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Re: News Release: Project Transfer:price rises

Regarding tranfer and prices, here is an interesting example of how prices can change on transfer.

As of 2007 the journal, Earthquake engineering and engineering vibration
(ISSN: 1671-3664 (print version) ISSN: 1993-503X (electronic version))

passed from its previous publishing body, Multidisciplinary Center for Earthquake Engineering Research, at a list price in 2005 of US$80, according to Ulrich's, over to Springer. The journal will now cost the library over ?650.

While the journal is now published quarterly rather than semi-annually as before, this is still quite a rise.

Mary Joan Crowley
Biblioteca Ingegneria Strutturale e Geotecnica
Via Eudossiana, 18
00184 Roma. Italy.
Phone: 0644585387

----- Original Message -----
From: "Neil Renison" <neil.renison@jcu.edu.au>
To: <liblicense-l@lists.yale.edu>
Sent: Tuesday, May 15, 2007 11:45 PM
Subject: Re: News Release: Project Transfer

An assumption here is that The Code of Transfer is going to make a significant difference to the frequency of transfers. Unlikely and perhaps unprovable. An increase in transfers alone won't be sufficient proof.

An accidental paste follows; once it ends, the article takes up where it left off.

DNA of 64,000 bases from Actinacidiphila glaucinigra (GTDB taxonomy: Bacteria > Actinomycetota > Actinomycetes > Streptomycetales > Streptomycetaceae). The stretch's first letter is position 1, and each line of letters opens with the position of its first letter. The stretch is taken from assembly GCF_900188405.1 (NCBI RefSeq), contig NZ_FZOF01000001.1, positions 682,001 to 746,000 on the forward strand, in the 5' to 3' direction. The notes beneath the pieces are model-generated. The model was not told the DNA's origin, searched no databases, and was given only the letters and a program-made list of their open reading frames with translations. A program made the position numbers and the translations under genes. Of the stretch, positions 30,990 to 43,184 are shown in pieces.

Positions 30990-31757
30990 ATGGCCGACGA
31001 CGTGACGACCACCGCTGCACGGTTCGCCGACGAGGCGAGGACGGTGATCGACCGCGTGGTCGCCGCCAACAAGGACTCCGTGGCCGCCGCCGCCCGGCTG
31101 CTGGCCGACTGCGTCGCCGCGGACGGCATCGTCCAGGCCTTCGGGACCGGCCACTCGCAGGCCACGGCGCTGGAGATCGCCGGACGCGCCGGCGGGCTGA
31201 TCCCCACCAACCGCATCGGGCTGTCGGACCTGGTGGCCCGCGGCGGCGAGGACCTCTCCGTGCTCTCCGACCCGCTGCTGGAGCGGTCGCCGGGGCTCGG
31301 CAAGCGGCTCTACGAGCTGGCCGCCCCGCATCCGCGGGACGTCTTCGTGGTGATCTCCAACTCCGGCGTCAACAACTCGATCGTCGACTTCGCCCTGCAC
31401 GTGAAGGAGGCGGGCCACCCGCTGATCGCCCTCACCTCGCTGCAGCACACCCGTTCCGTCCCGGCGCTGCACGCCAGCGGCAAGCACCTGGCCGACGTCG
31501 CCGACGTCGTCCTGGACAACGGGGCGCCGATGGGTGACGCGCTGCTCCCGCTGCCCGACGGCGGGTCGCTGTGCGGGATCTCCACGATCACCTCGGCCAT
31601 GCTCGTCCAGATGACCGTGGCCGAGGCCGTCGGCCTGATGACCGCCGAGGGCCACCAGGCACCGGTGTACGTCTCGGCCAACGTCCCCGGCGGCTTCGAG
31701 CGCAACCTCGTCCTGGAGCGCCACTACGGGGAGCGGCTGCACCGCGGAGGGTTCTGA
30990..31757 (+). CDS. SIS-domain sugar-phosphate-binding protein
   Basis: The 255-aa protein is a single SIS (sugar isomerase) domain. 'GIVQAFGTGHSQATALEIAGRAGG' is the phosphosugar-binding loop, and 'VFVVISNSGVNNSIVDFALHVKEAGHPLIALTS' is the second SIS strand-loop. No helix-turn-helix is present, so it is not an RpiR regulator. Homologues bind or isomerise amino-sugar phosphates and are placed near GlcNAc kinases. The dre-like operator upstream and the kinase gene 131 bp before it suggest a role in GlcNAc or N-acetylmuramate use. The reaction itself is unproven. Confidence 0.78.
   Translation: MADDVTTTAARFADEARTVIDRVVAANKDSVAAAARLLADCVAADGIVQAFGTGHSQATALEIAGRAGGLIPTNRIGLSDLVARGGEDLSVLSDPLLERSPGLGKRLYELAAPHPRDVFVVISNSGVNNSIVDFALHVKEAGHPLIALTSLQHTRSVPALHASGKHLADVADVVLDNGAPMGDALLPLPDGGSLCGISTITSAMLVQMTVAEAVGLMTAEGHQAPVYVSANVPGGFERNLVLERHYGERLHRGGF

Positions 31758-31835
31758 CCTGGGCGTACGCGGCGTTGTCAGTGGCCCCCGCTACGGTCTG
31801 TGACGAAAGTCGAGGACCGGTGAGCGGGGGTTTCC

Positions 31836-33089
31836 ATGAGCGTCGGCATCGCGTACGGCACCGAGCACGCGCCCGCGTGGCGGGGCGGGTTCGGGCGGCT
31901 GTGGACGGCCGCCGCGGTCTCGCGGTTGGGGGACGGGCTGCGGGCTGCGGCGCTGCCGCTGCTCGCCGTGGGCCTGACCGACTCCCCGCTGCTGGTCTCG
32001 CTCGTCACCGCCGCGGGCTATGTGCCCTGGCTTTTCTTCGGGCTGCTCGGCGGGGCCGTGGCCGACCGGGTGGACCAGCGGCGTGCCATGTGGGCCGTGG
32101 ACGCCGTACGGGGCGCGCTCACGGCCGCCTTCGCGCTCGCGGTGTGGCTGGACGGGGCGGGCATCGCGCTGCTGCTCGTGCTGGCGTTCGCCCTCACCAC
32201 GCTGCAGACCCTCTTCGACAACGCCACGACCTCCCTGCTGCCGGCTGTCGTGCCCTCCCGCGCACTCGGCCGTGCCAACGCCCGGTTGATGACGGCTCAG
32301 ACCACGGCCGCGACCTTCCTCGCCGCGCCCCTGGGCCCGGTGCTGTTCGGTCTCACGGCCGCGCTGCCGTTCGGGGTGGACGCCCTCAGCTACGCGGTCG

There is nothing new about journals changing publisher and the drivers for accelerated change are already out there. What the code can do is eliminate or reduce the worst effects of change of publisher on access to the literature in a online environment. There is a good chance that the UKSG Working Group's efforts will achieve just that.

Neil Renison - Librarian (Acquisitions Services)
Information Resources
James Cook University
Townsville QLD 4811 Australia.
Email: Neil.Renison@jcu.edu.au
Phone: (07) 4781 5073 Fax: (07) 4781 5886

Joseph J. Esposito wrote:

Of course.  But if a price increase were the solution to sustainability,
then a journal could have raised prices without a transfer.

The Code of Transfer is not a demon, nor is it an angel.  It is, like the
internal combustion engine, a fascinating innovation whose full
implications may not be understood for some time.  If I were representing
a large publisher, I would say, Go for it! If I were representing a small
publisher, I would say, Uh, oh! If I were an author, I would say, Who
cares? And if I were a librarian, I would ask, Why is it that just about
every innovation (your list here) that is developed to help me winds up
deepening my budgetary mess and somehow or other lines the pockets of the
large commercial publishers?

Joe Esposito